A key committee in the US House of Representatives passed a budget this week that would significantly underfund UN programs, including the very UN agencies that provided critical support for the US-backed liberation of Mosul.

The bill totally zeroes out a funding account from which the United States pays a number of UN agencies, including the UN Development Program (UNDP), UN Environment (UNEP), UN Women, UN Office for Coordination of Humanitarian Affairs (OCHA), UN Population Fund (UNFPA), Green Climate Fund, and UN Fund for Victims of Torture.

Some of these programs –like UNFPA and the Green Climate Fund– are often caught up in the domestic American politics. Social conservatives tend to (wrongly) believe that the UN Population Fund supports abortion, or they are more generally oppose making contraception more widely available. The Green Climate Fund is caught up in the political debate over climate change, which a significant number of Republicans in congress tend to dismiss is an important global issue.

But these other programs, including the UN Development Program (UNDP) and the Office for the Coordination of Humanitarian Affairs (OCHA), have never been so controversial. In fact, the United States has historically been one of the top donors to these programs, presumably out of the belief that they both advance American interests and uphold American values.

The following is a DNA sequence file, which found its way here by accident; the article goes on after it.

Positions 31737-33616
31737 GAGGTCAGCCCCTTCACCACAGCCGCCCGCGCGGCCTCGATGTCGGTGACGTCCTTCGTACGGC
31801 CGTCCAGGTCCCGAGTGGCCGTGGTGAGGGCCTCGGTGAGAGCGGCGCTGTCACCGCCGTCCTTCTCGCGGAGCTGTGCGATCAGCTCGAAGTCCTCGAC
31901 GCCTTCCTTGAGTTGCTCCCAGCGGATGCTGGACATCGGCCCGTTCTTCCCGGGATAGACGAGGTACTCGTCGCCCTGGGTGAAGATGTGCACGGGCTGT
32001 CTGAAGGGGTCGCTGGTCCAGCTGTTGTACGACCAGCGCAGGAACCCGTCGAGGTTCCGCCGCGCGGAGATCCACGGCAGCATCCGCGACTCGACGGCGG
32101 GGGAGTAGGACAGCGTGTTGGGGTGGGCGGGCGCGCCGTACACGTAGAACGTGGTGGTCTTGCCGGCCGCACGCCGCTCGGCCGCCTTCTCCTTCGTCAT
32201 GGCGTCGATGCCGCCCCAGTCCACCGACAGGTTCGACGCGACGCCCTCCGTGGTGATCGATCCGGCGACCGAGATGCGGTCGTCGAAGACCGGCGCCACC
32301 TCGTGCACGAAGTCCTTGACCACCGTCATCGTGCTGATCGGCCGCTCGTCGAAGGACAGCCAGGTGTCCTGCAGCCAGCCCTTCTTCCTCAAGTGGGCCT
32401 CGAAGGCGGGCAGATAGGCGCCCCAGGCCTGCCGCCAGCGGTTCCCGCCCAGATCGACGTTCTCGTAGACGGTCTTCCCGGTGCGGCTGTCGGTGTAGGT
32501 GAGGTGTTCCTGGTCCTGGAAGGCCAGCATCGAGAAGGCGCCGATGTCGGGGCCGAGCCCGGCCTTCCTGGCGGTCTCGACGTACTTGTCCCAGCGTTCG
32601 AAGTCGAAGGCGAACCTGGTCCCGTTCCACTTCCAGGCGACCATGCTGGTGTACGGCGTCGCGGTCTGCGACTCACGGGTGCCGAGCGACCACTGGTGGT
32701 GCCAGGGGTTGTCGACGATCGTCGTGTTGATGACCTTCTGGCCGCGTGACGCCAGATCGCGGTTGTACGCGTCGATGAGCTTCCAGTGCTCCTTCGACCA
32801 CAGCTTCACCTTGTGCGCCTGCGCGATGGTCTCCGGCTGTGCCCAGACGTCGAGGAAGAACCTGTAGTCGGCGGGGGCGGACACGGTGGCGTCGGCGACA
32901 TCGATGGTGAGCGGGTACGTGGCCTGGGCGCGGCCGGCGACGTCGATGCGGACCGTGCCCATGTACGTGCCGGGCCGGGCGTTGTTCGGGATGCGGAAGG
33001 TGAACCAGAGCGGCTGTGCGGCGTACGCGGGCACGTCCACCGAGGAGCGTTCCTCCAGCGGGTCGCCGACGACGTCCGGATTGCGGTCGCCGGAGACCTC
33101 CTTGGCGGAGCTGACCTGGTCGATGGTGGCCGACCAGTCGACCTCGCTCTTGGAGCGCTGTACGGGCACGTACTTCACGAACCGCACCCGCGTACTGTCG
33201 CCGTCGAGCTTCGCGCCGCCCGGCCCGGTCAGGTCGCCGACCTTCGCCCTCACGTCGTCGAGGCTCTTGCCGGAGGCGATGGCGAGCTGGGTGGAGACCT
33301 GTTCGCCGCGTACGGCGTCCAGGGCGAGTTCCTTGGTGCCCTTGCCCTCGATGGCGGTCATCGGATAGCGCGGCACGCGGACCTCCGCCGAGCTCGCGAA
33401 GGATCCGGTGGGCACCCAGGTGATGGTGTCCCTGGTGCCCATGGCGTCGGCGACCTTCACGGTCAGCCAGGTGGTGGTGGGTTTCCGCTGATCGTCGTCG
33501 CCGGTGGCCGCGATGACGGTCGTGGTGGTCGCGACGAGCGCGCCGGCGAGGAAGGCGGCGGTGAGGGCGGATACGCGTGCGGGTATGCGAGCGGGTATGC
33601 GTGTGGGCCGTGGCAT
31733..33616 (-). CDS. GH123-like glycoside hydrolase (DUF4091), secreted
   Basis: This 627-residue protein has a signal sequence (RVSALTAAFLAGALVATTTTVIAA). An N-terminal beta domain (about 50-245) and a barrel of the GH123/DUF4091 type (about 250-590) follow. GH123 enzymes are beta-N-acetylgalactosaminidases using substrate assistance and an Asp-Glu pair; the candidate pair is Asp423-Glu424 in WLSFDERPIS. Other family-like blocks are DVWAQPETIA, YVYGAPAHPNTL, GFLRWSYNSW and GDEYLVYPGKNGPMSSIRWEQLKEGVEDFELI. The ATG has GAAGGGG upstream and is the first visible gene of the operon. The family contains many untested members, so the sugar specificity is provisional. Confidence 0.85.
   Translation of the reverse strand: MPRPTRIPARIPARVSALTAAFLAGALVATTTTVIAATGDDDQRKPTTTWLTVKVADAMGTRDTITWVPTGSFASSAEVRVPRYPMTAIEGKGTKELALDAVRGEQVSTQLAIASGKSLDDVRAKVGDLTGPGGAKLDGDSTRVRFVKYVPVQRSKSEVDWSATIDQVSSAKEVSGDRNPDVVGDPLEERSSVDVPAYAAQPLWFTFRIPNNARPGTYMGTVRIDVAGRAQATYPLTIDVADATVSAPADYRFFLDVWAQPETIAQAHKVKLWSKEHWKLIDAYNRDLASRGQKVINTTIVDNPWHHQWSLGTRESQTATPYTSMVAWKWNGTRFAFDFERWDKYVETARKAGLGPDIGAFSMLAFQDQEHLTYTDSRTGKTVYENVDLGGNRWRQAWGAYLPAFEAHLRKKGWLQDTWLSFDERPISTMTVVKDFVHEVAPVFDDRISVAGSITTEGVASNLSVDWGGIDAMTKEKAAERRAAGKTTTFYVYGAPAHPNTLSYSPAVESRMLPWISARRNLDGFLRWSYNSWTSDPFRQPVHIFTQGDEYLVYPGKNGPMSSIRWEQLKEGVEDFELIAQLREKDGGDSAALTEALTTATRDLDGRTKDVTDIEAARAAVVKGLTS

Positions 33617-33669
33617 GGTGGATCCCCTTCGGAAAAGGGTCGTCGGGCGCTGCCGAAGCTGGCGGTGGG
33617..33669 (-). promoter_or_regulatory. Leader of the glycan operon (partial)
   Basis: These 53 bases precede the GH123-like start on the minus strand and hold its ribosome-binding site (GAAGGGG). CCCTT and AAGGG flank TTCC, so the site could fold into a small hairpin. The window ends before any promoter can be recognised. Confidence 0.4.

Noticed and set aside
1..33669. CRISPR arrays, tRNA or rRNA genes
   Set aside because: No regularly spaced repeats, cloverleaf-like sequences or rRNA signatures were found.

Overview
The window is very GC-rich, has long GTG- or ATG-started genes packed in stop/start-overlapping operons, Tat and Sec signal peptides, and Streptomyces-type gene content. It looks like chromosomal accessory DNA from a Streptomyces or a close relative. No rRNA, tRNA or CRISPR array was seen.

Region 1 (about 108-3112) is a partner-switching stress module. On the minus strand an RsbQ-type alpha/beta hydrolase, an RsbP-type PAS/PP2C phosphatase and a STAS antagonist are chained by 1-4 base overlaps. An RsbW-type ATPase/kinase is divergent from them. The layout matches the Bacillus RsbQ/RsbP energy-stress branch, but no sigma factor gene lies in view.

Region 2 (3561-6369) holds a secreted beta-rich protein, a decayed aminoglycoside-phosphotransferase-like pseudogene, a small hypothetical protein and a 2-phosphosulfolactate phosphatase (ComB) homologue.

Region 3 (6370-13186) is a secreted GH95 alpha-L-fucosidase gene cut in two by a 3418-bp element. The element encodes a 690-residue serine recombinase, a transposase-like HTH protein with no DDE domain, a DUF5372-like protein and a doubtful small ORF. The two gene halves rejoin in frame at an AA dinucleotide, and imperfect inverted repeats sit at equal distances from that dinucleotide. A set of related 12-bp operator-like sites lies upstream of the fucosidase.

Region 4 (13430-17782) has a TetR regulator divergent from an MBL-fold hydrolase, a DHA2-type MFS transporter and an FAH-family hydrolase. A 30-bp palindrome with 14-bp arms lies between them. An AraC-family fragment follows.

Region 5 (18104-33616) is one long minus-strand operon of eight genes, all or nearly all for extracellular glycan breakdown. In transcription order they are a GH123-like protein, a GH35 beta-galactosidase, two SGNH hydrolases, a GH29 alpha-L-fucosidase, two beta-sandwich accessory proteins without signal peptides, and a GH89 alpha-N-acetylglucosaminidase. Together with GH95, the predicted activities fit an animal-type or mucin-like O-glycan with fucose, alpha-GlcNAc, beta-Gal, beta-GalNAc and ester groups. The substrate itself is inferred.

OCHA, for example, is the UN’s crisis response nerve center. When a disaster strikes, OCHA coordinates between various NGOs, government agencies and UN humanitarian agencies (like the World Food Program, the UN Refugee Agency and UNICEF) to mount a response.

Just this week, the work of both OCHA and UNDP were on full display as Iraqi forces, backed by the United States, liberated the city of Mosul from ISIS.

For several months prior to the assault on Mosul, the UN’s office in Iraq, under the leadership of UNDP’s Lise Grande¬†who serves as the overall UN humanitarian coordinator for Iraq, had been planning for the humanitarian fallout of civilians caught in the crossfire. While the fallout for civilians has been huge, the UN’s work helped mitigate the suffering and prevented this crisis from spiraling out of control.

Today, the UN is providing relief for civilians as Iraqi security forces are solidifying their hold on a liberated Mosul. Without the UN there–and without robust funding for the UNDP and OCHA — the situation would be far more volatile, making the fight against ISIS far more difficult.

Jeremy Konyndyk was the top US humanitarian relief official in the Obama administration when preparations for the humanitarian fallout of an attack on Mosul began.

 

 

 

The funding measure passed by the House Appropriations Committee would zero out an account called the “International Organizations and Programs (IO&P)” account. This is about a $330 million funding stream that pays for US contributions to several agencies, including UNDP and OCHA. The US can still make contributions to these two agencies through other funding mechanisms, but this cut still hurts. Last year UNDP received $80 million out of a total US contributions of $113.6 million from this account. This cut would be devastating.

The point is, sharply cutting the funding of agencies like OCHA and UNDP is an incredibly irresponsible move. (Not to mention underfunding UN Peacekeeping, threatening missions in places like Mali and South Sudan.) Fortunately, the Senate is likely to take a more moderate approach than the House of Representatives and restore this funding stream, at least in part.

The problem is, any cuts to these programs impedes their ability to do their job–and their “job” is to keep people alive and safe in times of crisis, including in places like Iraq.

 

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